This new textbook for NT Greek is a full introduction, covering all the major components of a first-year course in depth. After preliminary material, the substance of the textbook consists of thirty chapters dealing with the alphabet, nouns, adjectives and pronouns, verbs, the article, prepositions, clauses, etc., in a logical order. Each chapter contains an outline of concepts to be covered and a lengthy and varied vocabulary list before dealing with a small number of topics. Paradigms are clearly laid out, and new concepts explained. After the main grammar chapters, there is a bibliography and then a full summary of verb formulas, verb endings, verb accents, paradigms, principal parts, a Greek-English vocabulary list, a subject index, and finally a quick grammatical index. The book is well-produced, with only a few printing errors (e.g., apparently a missing footnote [p. 131] and duplicated footnote references [p. 247n4]).
Each chapter of the Workbook contains exercises in using the material covered in the text, designed both to reinforce and extend a student’s knowledge of that material together with that previously dealt with. There are exercises in changing the format of words, as well as real sentences from the Greek NT to translate (with appropriate vocabulary help for words and constructions not yet dealt with). There is also a sizeable passage from the NT for translation, again with much needed assistance in the form of word lists. Footnotes in both text and Workbook add details for the interested student. The last part of the Workbook duplicates the text book material from the verb formulas to the vocabulary list, presumably for easy access.
There would be little point writing another first-year text book for NT Greek, if it were very similar to others already on the market. This text, however, is distinctive, so it may well fill a gap by adopting a somewhat different approach. For a first-year text, it is quite detailed, and the authors make no apology for that. Indeed, they suggest that some material, some of which is marked off by a shaded background, may be left for the second year of study if a student or lecturer considered that wise. They emphasise, however, that they want the student to have as full a list of vocabulary items and grammatical forms as possible, so that he or she can move on to reading the Greek NT as soon as possible without having to look up words very frequently. This is surely a good aim to have, although some may find the amount of detail given a little overwhelming, especially in the verbal paradigms that include a full treatment of the optative mood, for example. On the other hand, it explains the contractions that have resulted in the forms of words that occur in the NT, as much as possible, and this may well help students understand how the forms originated and perhaps make them easier to memorise.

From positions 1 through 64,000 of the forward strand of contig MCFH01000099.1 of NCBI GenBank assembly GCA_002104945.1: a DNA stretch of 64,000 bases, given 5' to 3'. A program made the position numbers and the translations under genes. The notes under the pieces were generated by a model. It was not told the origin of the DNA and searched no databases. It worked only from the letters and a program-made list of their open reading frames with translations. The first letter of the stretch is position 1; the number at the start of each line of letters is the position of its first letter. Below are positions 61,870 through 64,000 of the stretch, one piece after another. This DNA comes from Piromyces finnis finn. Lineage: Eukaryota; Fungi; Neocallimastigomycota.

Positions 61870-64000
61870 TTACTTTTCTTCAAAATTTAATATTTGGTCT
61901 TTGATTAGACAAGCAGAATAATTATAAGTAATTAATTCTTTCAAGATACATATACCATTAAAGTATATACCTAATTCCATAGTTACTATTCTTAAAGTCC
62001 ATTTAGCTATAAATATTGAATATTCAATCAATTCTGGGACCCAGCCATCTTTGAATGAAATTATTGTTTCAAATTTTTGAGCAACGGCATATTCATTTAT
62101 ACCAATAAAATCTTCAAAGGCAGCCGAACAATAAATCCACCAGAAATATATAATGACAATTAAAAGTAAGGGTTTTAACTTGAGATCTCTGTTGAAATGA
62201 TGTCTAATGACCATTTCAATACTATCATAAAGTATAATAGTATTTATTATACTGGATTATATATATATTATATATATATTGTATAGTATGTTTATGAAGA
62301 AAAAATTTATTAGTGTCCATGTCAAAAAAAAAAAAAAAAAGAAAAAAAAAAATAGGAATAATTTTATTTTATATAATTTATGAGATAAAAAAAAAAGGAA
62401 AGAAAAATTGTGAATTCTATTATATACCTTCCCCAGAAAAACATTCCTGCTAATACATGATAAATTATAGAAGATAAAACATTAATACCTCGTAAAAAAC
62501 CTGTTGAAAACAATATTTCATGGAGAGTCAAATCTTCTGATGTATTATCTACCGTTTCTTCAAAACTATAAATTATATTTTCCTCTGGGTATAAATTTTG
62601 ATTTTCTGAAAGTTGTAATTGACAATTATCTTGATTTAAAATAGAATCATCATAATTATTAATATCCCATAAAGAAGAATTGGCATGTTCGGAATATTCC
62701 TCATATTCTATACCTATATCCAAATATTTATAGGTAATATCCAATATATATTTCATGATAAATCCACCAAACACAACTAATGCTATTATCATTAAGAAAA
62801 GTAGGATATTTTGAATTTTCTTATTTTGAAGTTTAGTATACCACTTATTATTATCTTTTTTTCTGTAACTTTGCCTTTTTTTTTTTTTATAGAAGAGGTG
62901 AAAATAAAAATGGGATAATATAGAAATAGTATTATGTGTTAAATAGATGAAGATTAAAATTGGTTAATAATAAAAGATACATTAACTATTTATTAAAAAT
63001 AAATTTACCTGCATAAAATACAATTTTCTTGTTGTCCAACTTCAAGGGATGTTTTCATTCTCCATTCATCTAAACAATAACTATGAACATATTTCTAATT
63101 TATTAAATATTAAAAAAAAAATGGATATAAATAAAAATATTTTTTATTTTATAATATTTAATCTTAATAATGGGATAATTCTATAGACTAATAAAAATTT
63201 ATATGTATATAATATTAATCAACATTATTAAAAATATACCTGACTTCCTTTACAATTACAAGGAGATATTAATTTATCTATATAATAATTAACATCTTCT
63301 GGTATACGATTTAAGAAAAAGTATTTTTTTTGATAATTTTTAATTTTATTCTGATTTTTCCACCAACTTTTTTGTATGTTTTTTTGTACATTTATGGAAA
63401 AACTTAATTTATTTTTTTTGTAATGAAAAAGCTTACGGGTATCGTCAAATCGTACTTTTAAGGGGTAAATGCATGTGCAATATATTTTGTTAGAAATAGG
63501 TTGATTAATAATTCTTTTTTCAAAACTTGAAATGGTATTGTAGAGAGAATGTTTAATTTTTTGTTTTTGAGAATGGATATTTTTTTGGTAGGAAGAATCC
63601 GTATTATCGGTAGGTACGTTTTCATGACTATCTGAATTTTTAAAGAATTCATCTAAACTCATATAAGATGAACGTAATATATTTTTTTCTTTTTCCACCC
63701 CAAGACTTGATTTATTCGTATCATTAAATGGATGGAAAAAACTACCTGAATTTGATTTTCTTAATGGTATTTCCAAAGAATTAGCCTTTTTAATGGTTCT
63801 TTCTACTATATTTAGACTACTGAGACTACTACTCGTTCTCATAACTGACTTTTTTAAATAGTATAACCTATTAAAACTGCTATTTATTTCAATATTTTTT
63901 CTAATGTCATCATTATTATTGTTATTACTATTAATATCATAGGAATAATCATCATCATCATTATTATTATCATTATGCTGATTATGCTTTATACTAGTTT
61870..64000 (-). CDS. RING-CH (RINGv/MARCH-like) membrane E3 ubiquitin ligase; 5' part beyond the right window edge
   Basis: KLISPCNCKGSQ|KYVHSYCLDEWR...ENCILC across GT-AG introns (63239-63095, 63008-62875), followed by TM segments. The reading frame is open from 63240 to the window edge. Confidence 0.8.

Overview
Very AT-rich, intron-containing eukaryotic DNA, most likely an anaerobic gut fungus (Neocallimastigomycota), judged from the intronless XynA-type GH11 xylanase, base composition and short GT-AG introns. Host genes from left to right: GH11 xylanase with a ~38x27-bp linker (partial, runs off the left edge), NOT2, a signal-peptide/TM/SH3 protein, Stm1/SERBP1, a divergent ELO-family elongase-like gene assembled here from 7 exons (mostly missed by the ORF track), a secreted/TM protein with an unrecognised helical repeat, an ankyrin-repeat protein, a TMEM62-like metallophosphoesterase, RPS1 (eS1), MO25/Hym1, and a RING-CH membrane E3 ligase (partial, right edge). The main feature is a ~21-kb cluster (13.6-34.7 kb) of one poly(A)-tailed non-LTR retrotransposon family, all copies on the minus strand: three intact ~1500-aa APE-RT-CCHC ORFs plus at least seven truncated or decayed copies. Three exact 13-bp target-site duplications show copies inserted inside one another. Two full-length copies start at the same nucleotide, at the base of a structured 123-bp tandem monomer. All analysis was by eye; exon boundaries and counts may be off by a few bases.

Another distinctive of this book is the somewhat individualistic method of parsing, which again is more detailed than most texts of NT Greek. Its usefulness in detail may override its distinctiveness, although it might take some time for teachers to adapt to the more detailed system. Again, while accents are not always given a full treatment in such texts, the authors of this book clearly wish to provide as thorough a treatment of them as possible.
As one would expect, with Porter’s name as one of the authors, the matter of verbal aspect is dealt with in accord with his viewpoint on this important subject. Thus, the book is written from a perspective that is committed to the ‘tenses’ having reference to aspect and not to time at all. Thus, the imperfect tense is treated as a subcategory of the present tense, so that it ‘conveys imperfective verbal aspect . . . in narrative (or past-time)’ (p. 60), and the future tense does not refer to future time but ‘conveys expectation regarding an event’ (p. 81). This viewpoint is worked into the treatment of the text in a thorough manner, although this reviewer found a number of instances where time-reference seems to have crept back in. For example, the aorist tense-form ‘is not confined to reference to past time,’ but ‘this is its predominant textual usage’ (p. 84). Whether the notion of time-reference has been entirely excluded as thoroughly as seems to be required by some statements of theory is then a matter of debate. In the end, each student and teacher will need to decide whether they agree with this viewpoint about verbal aspect and find it theoretically and pedagogically viable and, hence, whether to attempt to teach and learn about verbs in the Greek NT using this book. Teachers will no doubt wish to review this book for classroom use since it has many strengths and treats a number of topics that are not normally given in such detail.comments powered by Disqus